Good news, for a change, on the labor front with Twin Cities musicians:
Minnesota Opera announced today the successful completion of contract negotiations with its orchestra musicians. The process, which began on February 1, establishes a tentative agreement for a new four-year contract for the Minnesota Opera Orchestra that will go into effect on July 1, 2013.
“Everyone is very pleased that the process went so smoothly,” said President and General Director Kevin Ramach. “Both sides feel that we made a lot of progress together over the last four years of the current agreement. The orchestra has never sounded better, and their involvement in our New Works Initiative workshops and HD video recordings - particularly Silent Night, which will be seen on PBS later this year - has contributed to the positive growth of Minnesota Opera. That track record, combined with our shared vision for the future, helped both the management and the musicians maintain a working relationship that everyone feels good about.”
Musicians’ pay in the first year of the new agreement remains flat, but small increases in per-service fees and pension contributions occur in the following seasons. The agreement also changes some working conditions, enhancing the role of the musicians’ input in the audition process and establishing assistant principal positions in a number of sections of the orchestra. The tentative agreement is expected to be ratified in the coming weeks in a vote by the musicians of the orchestra and approved by the board of the Twin Cities Musicians Union, Local #30-73 of the American Federation of Musicians.
“This has been a positive and productive working relationship for many years exemplified by mutual respect between the highly skilled musicians who serve this company, their supportive union and the forward-thinking administration of the opera company,” said President of the Twin Cities Musicians Union, Brad C. Eggen.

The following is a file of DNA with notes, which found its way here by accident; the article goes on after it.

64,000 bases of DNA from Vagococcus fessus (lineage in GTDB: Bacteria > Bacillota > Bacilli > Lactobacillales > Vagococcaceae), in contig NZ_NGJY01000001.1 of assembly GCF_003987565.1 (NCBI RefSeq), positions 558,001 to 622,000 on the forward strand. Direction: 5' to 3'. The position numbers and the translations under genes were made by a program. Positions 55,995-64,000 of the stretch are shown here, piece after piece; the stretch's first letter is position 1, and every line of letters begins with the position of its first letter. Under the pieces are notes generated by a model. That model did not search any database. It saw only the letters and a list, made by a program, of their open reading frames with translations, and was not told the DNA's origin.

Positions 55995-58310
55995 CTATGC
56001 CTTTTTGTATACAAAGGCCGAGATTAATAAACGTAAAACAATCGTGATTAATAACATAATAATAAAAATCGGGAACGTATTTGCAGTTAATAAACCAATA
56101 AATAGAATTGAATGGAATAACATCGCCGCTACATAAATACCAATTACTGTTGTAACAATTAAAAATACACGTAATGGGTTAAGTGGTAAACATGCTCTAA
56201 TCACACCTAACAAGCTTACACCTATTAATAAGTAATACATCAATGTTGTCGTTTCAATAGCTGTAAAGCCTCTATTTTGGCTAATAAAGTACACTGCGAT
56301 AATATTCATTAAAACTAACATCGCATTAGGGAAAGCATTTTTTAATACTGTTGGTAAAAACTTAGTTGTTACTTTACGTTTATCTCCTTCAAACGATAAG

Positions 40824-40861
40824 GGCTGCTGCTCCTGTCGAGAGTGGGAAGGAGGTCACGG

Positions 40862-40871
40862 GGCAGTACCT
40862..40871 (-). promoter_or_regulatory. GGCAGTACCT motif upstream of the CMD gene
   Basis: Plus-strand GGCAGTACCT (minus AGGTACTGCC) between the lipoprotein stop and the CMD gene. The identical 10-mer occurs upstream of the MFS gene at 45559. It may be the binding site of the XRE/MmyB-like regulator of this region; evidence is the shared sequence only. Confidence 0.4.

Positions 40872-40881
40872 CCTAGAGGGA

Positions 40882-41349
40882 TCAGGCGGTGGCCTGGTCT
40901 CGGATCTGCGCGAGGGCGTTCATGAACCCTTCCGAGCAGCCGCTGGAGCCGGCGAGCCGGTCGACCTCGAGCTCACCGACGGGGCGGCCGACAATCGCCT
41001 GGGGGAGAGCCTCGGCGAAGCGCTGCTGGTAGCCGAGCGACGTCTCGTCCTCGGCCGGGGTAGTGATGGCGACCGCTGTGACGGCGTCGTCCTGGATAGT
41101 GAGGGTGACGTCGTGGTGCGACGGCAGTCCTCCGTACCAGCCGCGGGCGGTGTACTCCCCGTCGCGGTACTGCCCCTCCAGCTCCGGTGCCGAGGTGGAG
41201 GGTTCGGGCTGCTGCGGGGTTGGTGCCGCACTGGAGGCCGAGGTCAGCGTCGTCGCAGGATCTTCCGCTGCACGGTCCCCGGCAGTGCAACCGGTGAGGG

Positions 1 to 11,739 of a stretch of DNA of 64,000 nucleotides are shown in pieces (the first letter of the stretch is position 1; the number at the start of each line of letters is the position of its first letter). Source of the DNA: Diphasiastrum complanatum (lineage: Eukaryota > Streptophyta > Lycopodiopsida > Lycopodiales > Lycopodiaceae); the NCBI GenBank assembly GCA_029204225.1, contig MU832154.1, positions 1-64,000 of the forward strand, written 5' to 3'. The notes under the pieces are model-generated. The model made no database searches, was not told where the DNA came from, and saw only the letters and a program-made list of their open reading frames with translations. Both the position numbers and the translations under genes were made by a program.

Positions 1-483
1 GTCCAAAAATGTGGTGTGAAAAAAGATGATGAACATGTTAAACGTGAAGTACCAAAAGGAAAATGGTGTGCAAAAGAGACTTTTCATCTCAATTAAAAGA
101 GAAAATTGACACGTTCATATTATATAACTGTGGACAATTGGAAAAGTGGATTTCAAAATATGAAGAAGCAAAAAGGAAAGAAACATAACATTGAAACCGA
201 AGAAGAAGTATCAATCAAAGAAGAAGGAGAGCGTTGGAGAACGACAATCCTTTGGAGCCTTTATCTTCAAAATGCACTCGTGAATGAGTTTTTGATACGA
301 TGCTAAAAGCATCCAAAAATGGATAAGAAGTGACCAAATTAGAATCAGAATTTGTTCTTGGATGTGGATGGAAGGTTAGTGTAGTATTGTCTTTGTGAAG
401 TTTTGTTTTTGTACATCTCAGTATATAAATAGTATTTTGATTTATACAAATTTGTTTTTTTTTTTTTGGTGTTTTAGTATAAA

A historic desire of the players and a key element of the Opera’s previous strategic plan was the engagement of a permanent music director who would provide consistent leadership from the podium andsupport the artistic growth of the orchestra. Maestro Michael Christie, who is currently conducting the company’s nearly sold-out production of Turandot, was named Music Director in 2012, and his leadership is seen by players and management alike as key to the organization’s artistry and future. John Michael Smith, who serves as principal bass and chairs the committee that represented the musicians in the contract negotiations, said “We’re thrilled to be working with Michael on a regular basis. His leadership brings something special to every rehearsal and performance. This is an exciting time to be a part of Minnesota Opera. We’ve enjoyed a great working relationship with the Opera for many years. The negotiating process has had such great continuity and mutual respect that has grown from our common goals for the good and welfare of the entire company and for opera, and our place in the Twin Cities arts community.”
“Minnesota Opera has exciting plans for its next 50 years,” said Music Director Michael Christie. “and this is a critical part of the foundation for that success.”
Minnesota Opera combines a culture of creativity and fiscal responsibility to produce opera and opera education programs that expand the art form, nurture artists, enrich audiences and contribute to the vitality of the community.